"O blissful hour ! O moment of delight!
Replete with happiness, with rapture bright.
An age of pain is sure repaid by this
‘Tis joy too great—’tis ecstacy of bliss.
My beating heart, oppressed with woe and care,
Has yet to learn such happiness to bear.
From grief, distracting grief, thus high to soar,
To know dull pain and misery no more.
To hail each op’ning morn with new delight,
To rest in peace and joy each happy night..
To see my Lycidas from bondage free,
Restored to life, to pleasure, and to me;
To see him thus,. adorn’d with virtue’s charms,
To give him to a loving mother’s arms,
To know him by surrounding friends caress’d.
Of honour, fame, of life’s best gifts possess’d
Oh ! my full heart ! ‘tis joy, ‘tis b1is~ supreme.
And though ‘tis real—yet, how like a dream !
Then teach me, Heaven, to boar it as I ought,
Inspire each rapt’rous, each transporting thought.
Teach me to bend beneath Thy bounteous hand,~
With gratitude my willing heart cxpand;
To Thy Omnipotence I humbly bow,
Afflicted once—but, ah ! so happy now! *

 *Headed ~ ‘ ‘On receiving certain intelligence that my most amiable and beloved brother, Peter Heywood, would soon be restored to freedom.".

On the 24th, the King’s warrant was despatched from the Admiralty, granting a full and free pardon to Peter Heywood. This happy intelligence was communicated to Nessy on the 26th, and she at once conveyed it to her mother and sisters : —

" Friday, 26th October, 4 o’clock.—Oh, blessed hour ! how little did I think, my beloved friends, when I closed my letter this morning, that before night I should be . out of my senses with joy !—this moment, this ecstatic moment brought the enclosed.* I cannot speak my happiness ; let it be sufficient to say, that in a very few hours our angel Peter will be FREE!

Mr. Graham goes this night to Portsmouth, and to-morrow, or next day at furthest, I shall be—oh, heavens ! what shall I be ! I am already transported, even to pain ; then how shall I bear to clasp him to the bosom of your happy, ah ! how very happy and affectionate Nessy Heywood. I am too mad to write sense, but it’s a pleasure I would not forego to be the most reasonable being on. earth."

[*The information that the pardon had been sent to Portsmouth.]

Nessy next wrote to Mr. Coust, her brother’s counsel : —

" I should think myself ill-deserving of the kind attention you have paid to the interest of my beloved brother, if I omitted a moment to inform you that I am now very near to the completion of my wishes with respect to his fate. Mr. Graham has, this moment, received a letter assuring him that my brother’s pardon went down to Portsmouth by a messenger from the Admiralty Office this morning. I flatter myself you will partake in the joy which, notwithstanding it is so exoessive at this moment as almost to deprive me of my faculties, leaves me, however, sufficiently collected to assure you of the eternal gratitude and esteem with which I am, dear sir, your most obliged."

Peter did not receive the good news till late on the 26th, as this composition, written on that day, shows : —

Silence then
The whispers of complaint ; low in the dust
Dissatisfaction’ a demons growl unheard.
All—all is good, all excellent below:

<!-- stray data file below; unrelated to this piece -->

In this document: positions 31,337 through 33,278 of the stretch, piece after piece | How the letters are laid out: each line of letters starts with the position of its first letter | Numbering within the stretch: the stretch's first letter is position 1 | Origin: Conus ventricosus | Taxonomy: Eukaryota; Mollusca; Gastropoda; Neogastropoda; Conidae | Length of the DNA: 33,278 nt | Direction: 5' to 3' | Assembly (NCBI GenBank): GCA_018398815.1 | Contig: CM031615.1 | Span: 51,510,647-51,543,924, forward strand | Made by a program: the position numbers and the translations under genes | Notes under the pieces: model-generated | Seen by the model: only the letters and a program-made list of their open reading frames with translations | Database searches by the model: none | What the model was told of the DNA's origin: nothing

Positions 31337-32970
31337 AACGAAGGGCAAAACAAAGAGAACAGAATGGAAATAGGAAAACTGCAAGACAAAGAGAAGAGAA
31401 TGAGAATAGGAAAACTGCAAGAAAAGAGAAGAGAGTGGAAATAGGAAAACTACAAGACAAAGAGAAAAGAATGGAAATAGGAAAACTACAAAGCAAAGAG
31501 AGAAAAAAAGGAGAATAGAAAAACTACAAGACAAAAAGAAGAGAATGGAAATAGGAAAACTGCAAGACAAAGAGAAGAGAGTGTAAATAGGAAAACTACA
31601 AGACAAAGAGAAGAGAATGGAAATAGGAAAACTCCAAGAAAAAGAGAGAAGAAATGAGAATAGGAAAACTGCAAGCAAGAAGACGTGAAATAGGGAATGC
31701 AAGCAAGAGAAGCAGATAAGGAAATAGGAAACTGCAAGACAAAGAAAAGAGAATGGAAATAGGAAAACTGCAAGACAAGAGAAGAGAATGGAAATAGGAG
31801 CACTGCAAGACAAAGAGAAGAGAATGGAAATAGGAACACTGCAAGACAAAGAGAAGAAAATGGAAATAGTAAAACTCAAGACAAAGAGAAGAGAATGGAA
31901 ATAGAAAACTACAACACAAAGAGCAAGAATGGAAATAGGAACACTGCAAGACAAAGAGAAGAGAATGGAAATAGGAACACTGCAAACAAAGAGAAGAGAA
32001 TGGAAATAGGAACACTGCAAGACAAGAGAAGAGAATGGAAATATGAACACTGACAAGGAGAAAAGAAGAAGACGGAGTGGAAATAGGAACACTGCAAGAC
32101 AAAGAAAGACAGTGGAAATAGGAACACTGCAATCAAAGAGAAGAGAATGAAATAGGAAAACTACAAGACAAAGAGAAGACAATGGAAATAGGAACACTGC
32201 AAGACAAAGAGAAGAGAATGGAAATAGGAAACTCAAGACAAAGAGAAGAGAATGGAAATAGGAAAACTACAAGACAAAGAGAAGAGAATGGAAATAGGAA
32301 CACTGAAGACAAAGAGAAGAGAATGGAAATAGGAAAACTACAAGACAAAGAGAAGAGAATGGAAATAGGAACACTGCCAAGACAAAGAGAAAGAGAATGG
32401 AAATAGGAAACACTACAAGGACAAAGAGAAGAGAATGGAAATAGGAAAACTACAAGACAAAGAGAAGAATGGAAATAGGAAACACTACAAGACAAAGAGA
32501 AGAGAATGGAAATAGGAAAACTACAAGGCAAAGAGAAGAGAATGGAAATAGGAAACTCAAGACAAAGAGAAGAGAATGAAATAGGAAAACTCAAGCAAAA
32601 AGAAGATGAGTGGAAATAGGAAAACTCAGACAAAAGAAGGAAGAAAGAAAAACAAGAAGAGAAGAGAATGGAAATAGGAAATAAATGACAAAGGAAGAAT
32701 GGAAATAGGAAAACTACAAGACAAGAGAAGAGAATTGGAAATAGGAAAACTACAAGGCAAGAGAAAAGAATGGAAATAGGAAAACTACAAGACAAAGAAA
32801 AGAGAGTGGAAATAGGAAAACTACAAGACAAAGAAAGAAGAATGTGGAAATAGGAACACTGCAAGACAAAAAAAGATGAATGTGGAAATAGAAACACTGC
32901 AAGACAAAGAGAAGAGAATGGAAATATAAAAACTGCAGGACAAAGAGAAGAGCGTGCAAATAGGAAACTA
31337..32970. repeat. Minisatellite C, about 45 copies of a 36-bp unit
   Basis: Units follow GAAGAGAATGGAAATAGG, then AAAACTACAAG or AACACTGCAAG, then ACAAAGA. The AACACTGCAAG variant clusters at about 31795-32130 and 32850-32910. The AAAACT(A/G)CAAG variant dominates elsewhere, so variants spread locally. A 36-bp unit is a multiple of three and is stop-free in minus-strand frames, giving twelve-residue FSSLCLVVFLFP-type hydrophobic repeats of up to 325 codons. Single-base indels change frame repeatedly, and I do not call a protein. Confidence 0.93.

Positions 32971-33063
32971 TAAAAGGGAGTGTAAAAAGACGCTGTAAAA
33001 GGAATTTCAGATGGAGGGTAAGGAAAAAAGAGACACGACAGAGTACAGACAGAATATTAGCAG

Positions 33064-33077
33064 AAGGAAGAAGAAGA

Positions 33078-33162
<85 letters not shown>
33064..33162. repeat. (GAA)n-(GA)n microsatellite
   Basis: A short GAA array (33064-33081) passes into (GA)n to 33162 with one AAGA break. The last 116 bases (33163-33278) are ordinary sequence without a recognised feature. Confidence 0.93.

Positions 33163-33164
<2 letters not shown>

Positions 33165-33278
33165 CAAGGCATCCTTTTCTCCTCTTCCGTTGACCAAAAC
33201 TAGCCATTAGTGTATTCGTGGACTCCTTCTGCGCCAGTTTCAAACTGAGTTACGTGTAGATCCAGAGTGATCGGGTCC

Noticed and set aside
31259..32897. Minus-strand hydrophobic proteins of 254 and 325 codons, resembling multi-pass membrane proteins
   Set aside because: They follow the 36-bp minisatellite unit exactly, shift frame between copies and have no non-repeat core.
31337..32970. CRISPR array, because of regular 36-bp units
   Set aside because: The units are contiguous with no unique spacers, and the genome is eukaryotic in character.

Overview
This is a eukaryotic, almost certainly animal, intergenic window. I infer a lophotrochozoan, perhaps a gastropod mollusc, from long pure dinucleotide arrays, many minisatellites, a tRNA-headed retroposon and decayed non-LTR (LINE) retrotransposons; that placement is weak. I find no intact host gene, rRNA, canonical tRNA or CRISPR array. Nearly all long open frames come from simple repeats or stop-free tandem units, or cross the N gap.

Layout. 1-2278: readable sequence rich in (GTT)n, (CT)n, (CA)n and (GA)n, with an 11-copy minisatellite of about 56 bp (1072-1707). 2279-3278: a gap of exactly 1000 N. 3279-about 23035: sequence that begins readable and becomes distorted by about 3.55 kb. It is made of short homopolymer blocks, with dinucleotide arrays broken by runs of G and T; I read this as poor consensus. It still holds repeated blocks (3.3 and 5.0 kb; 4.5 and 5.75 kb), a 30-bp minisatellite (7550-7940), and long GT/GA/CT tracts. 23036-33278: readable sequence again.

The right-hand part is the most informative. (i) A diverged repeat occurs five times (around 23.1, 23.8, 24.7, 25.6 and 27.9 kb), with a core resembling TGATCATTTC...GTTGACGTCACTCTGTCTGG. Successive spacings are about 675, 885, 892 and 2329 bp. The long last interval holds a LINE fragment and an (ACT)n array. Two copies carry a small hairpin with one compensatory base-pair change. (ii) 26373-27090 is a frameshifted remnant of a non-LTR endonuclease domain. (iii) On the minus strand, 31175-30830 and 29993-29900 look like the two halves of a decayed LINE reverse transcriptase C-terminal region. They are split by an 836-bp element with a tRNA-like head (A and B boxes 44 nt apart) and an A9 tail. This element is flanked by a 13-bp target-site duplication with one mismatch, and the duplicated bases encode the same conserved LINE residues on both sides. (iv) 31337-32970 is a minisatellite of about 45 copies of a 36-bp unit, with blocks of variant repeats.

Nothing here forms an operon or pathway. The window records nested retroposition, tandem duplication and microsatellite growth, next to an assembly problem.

Pain is a blessing—sorrow leads to joy—.
Joy, permanent and solid ; every ill.
Grim Death itself, in all its horrors clad,
Is Man’s supremest privilege; it frees
The soul from prison, from foul sin, from woe,
And gives it back to glory, rest, and God.
Cheerily, my friends, oh ! cheerily ! look not thus
With Pity’s melting softness ; that alone
Can shake my fortitude—all is not lost
Lo ! I have gained, on this important day.
A victory consummate o’er myself,
And o’er this life a victory ; on this day
My birthday to Eternity. I’ve gain’d
Dismission from a world where for a while ,
Like you, like all, a pilgrim passing poor
A traveller, a stranger, I have met
Still stranger treatment rude and harsh ! so much
The dearer, more desir’d., the house I seek
Eternal of my Father, and my God.
Then pious resignation, meek-ey’d pow’ r,
Sustain me still. Composure still be mine.
Where rests it ? Oh mysterious Providence,
Silence the wild idea, I have found
No Mercy yet—no mild humanity:
With cruel unrelenting rigor torn,
And lost in prison—lost to all below.

Oh. deem it not
Presumptuous that my soul grateful thus rates
The present high deliv’rance it hath found;
Sole effort of Thy wisdom, sov’reign Power,
Without whose knowledge not a sparrow falls.
Oh, may I cease to live, e’er cease to bless
That interposing Hand, which turn’d aside—
Nay, to my life and preservation turn’d
The fatal blow precipitate, ordain’d
To level all my little hopes in dust.,
And give me to the grave.

On the 27th he was released, and at once addressed a letter to Nessy, of which only what follows has been preserved : —

" Once more with heartfelt pleasure I can say.
My life’s prolong'd to see another day.
Then, hence, ye Fiends ! thou Sorrow, and Despair,
No longer now can ye my bosom tear
With those fell pangs which no relief cou’d find
But from self-conscious Innocence of mind.
From me forever now ye shall depart.
Nor o’er again invade my tranquil heart
How oft have I with streaming eyes implor’d
That. gracious Pow’r by’ heaven and earth ador’d
To liberate my feet, and pensive mind—
And what I prayed for, now, with joy I find!
Then, ‘tis to Him my prior thanks are due.
My next to my dear mother and to you;
To those kind frieiicls whose interest. and aid,
In my behalf, can never be repaid.
Alas ! I fear (so large a. debt) to find
My pow’r unequal to my willing mind.